Things You're Just Supposed to Know

Most of the time, Long-Forgotten assumes that readers are already familiar with basic facts
about the Haunted Mansion. If you wanna keep up with the big boys, I suggest you check out
first of all the website, After that, the best place to go is Jason Surrell's book,
The Haunted Mansion: Imagineering a Disney Classic (NY: Disney Editions; 2015). That's the
re-named third edition of The Haunted Mansion: From the Magic Kingdom to the Movies (NY:
Disney Editions, 2003; 2nd ed. 2009). Also essential reading is Jeff Baham's The Unauthorized
Story of Walt Disney's Haunted Mansion (USA: Theme Park Press, 2014; 2nd ed. 2016).

This site is not affiliated in any way with any Walt Disney company. It is an independent
fan site dedicated to critical examination and historical review of the Haunted Mansions.
All images that are © Disney are posted under commonly understood guidelines of Fair Use.


Friday, June 18, 2010

Are Imagineers Geeks?

The easy—and correct—answer to that question is, "Some are, some aren't."  Since once in awhile an argument hinges on whether or not some random detail in the HM is the result of pure geekiness, it's helpful to demonstrate that the phenomenon really is there.  I think a good example can be seen in the attic scale model photos that we've referenced more than once already, comparing them to what is actually there.

As many of you know, they build a scale model of the whole attraction beforehand and photograph it to death, using this as a tool for interior design, finding unforeseen problems in presentation, fine-tuning arrangements of group figures, etc.

The photos are not generally intended for public consumption, although many do eventually get published in various Disney books and magazines.  They're fun to look at, no doubt about it.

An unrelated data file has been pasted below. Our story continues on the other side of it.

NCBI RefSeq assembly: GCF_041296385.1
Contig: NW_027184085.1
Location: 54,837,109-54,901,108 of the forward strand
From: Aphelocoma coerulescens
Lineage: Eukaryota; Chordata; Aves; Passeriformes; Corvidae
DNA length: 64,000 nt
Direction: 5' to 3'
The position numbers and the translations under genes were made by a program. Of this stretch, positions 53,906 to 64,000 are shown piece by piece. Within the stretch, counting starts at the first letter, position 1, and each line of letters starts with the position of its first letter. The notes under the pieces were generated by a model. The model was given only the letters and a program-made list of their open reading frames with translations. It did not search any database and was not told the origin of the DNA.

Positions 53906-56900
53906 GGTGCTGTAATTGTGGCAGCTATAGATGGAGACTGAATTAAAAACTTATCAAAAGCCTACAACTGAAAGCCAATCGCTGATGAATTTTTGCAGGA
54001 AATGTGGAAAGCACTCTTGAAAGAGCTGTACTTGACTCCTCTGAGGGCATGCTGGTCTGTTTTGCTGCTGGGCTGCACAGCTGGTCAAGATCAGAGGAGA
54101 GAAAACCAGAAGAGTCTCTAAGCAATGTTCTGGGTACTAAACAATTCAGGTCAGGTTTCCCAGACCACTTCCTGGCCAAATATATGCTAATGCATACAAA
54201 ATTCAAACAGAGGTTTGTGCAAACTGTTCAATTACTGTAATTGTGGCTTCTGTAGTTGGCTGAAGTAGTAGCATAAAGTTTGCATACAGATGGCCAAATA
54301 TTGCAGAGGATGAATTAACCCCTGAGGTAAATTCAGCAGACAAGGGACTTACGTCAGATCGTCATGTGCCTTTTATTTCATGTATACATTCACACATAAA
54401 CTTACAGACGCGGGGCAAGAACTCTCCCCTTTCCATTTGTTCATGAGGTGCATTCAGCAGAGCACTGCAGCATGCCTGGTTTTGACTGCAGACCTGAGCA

Anyway, it seems to me that the Imagineers who revamped the attic contents for the Constance overhaul in 2006 were Haunted Mansion geeks.  They went back to the old scale model photos and incorporated details from them that the public could not possibly be expected ever to notice.

Let's take a look.

This 1969 shot of the Hatbox Ghost corner of the attic model has some curious props in it.  There's an unusual red couch of some kind and some items suggesting the presence of a Victorian-era big game hunter:  a water buffalo head and an elephant's foot umbrella holder.

Flash forward to 2006 and check out the Reginald tableau in the Connie attic:

Notice also that this tableau has two globes in it, which seems like a bit of overkill, doesn't it?  Why have two of them so close together?

Compare this scene with its counterpart in the scale model, and the global mystery is solved by another appeal to the geek factor.  It turns out that the smaller globe is placed almost exactly where its miniature twin sits in the old photo.  Someone might argue that this is a coincidence, but after the example of the big game hunter's red couch, I'm inclined to think it's deliberate.  If the responsible parties ever happen to click on "Long-Forgotten" and read this post, all I can say is . . .

. . . BUSTED!


  1. Is there some backstory of one of these new husbands being a big game hunter that I'm not aware of? Not that I know anything about their backstories...

  2. The notion that Reginald was a big-game hunter is simply an inference from the items in his tableau that seem to suggest it. I'm not aware of anything about big game hunters in any of the old stories about the attic bride cooked up by Ken Anderson or with regard to Constance. Those are the only backstories with any claim to legitimacy.

  3. In Jason Surrell's Haunted Mansion book, there is a Marc Davis sketch of a ghostly big game hunter, and a tiger who gets its revenge upon him. Do you think that Reginald's tableau could be a reference to this planned gag?

    1. Yes, it's possible that Reginald was inspired in part by the Davis sketch.